Hebrews 11 is a kind of Bible "Who's Who."  Abel, Enoch, Noah, Abraham, Sarah, Issac and Jacob are all names that most anyone with an even passing knowledge of the word has heard of.  Yet after the writer of Hebrews finishes listing them, he speaks of "all those" who walked the same path as those faith heroes.  None of their names are known, and of them, it is written that they all "died without receiving what God had promised them."  What had been promised, and how could God let anyone die without receiving the fullness of all He had promised?
     In this age of instant gratification, an age where leaving legacies, and monuments to ourselves, living out a life of faith that doesn't necessarily receive the acclaim of the world or the church is not a particularly attractive path to the flesh.  More, praying and believing for something we feel sure He has promised, yet has not, indeed, may not come to pass in our lifetime, also seems an exercise in futility to our flesh.  Yet the writer of Hebrews includes just such people in his roll of heavenly honor.  Those nameless, faceless crowds of Kingdom servants were called faith heroes just as were those ones whose names we do know.  The world may not have given them equal renown, but the Father did and does.  Their faithfulness, trust and obedience, their insistence upon clinging to the precious promises He had given them, regardless of circumstance, were precious in His eyes and in His heart.  They knew, as we must, that the Father works always with eternity in mind and view.  Our place and role is not limited to the here and now, but is found in the "everafter" of His Kingdom.  It was to His Kingdom, His "better country" that they were always drawn to, always looking for and heading for.  It was what had been promised, and Hebrews says that "they saw it all from a distance and welcomed the promises of God."  Because of it, scripture says that "He was not ashamed to be called their God."  He put within their hearts a longing for that better country, and an ability to see it, indeed, to live in it even though its fullness had not yet come.  They did so in all the various roles of life in which He placed them.  Whether others noticed or not didn't matter.  Their eyes were on Him, and knowing that He saw, that His favor and blessing was theirs was enough.  They lived not in the world that is passing away, but in the one that can never pass away.
     So how does this fit with you and I today?  Whether in ministry, profession, family roles, life, we are all moving toward something.  For all of us it will be either death or life.  For those who have chosen life, His life, towards what are we moving in that life?  Are our eyes fixed on that better country, or have we become entangled in the worlds values, and now try to make that better country come to pass here, building churches, ministries, careers and professions that bring us notice and applause, that leave a legacy, a monument?  Even if that is not a desire, there are so many who have been praying for so long, and yet, the answer has not come.  Pastors and laypeople alike have long sought an outpouring of His Spirit, yet that outpouring has yet to come.  Dare we believe it will?  Perhaps it will not be in our lifetime to see, but it will come.  The prayers of all those faith heroes before us, join with ours, as well as those who come after us, because all have their eyes upon that better country, that Kingdom whose maker is God.  Nothing has been able to deter their vision of that country, and their lives are dedicated to seeing its fullness come, and it will.  This is what it is to be a faith hero.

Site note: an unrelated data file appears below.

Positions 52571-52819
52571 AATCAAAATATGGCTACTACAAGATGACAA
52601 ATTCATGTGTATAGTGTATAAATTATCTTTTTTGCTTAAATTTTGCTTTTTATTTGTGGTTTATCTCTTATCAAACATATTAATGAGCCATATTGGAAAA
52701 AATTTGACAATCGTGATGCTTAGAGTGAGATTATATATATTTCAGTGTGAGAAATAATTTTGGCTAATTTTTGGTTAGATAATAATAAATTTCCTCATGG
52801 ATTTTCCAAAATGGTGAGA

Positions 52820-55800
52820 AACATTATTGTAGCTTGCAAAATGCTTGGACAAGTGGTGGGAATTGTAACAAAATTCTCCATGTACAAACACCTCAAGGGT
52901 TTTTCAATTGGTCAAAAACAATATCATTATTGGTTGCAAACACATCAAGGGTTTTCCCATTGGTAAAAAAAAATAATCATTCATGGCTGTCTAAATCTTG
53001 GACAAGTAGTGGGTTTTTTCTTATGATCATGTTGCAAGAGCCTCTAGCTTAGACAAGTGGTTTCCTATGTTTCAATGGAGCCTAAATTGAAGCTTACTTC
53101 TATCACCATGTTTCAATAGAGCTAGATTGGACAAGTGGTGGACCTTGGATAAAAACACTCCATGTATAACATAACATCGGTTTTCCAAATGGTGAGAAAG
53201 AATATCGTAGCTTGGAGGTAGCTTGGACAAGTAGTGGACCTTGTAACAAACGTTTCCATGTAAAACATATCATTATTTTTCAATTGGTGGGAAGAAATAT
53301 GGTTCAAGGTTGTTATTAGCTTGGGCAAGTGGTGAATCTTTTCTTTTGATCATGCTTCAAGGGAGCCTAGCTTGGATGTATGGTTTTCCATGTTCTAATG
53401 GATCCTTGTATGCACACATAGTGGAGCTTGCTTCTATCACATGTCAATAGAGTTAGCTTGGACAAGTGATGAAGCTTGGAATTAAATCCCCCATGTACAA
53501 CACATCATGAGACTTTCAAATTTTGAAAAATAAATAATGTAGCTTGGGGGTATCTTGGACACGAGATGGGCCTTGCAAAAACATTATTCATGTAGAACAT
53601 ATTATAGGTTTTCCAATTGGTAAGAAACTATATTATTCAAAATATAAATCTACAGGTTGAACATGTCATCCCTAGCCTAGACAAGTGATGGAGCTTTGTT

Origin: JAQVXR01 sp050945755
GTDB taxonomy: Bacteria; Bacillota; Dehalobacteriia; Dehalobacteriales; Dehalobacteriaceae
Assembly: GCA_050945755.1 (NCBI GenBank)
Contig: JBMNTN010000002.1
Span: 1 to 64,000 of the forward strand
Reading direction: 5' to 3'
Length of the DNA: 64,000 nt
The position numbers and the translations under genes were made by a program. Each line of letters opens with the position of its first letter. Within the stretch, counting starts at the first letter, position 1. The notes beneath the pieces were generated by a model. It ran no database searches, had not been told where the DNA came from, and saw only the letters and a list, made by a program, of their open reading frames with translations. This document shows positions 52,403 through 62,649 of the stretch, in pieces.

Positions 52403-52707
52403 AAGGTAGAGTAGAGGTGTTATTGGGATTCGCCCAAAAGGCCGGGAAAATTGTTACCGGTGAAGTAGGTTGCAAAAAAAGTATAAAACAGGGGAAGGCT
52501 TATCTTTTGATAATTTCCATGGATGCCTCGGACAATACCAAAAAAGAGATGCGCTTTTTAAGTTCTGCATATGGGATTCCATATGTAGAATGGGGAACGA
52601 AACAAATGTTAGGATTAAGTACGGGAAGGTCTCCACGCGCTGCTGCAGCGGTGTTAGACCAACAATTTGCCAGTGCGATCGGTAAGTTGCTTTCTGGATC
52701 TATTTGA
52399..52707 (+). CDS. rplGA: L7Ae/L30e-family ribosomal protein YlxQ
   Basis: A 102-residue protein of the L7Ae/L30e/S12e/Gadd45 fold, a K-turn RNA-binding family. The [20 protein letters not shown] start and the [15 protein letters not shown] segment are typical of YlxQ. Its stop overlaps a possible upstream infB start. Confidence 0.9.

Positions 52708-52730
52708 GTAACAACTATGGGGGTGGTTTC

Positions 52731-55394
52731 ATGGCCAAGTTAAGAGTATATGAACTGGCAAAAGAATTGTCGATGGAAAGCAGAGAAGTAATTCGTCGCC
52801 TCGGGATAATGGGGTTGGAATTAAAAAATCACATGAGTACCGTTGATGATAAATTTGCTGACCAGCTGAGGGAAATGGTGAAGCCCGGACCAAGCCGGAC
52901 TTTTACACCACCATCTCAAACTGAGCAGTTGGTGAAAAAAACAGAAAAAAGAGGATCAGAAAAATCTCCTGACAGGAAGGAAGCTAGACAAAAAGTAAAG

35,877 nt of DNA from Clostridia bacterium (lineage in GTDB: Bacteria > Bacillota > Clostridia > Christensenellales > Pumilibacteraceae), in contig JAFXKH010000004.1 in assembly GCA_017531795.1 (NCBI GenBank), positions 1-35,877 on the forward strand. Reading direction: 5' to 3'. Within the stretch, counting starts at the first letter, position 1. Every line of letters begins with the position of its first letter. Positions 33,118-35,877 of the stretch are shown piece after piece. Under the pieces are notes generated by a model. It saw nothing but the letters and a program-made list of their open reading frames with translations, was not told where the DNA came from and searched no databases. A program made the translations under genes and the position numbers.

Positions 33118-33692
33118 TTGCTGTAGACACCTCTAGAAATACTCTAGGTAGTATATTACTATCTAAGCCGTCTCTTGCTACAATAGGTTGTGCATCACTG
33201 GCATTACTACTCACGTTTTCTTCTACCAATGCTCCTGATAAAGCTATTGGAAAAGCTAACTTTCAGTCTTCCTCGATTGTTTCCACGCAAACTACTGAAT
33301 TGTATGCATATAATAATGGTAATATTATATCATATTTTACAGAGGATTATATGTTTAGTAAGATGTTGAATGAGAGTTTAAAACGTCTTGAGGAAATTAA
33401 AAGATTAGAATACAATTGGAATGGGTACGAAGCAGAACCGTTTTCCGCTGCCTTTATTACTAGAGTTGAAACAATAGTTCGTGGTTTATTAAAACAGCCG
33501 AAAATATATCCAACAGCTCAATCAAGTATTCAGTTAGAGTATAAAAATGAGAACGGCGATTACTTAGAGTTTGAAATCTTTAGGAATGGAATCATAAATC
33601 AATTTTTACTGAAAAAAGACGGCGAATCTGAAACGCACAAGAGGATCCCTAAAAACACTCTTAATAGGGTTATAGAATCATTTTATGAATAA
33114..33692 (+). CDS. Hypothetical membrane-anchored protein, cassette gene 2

I've a friend who, speaking of these heroes said, "You only fail if you give up the vision.  If you die in faith, never letting go of it, you're a success."  This is what it is to be a true hero of the faith, those whose legacies are found in the Kingdom, in Him.  As written in Habakkuk, "though the vision tarry, wait for it, it will come and not be late."  He has placed eternity in our hearts, and the longing for it.  Despite what every appearance may be, we can't let go of it, or take our eyes off of it.  He has promised, and He has shown us that vision we move towards.  Whether its fullness comes in our time or not, it will come, and we, like all those before us, and after us, will be faith heroes too,  ones who never gave up on the vision, who never let go of it. Ones in whom He will never be ashamed.

Blessings,
Pastor O
 
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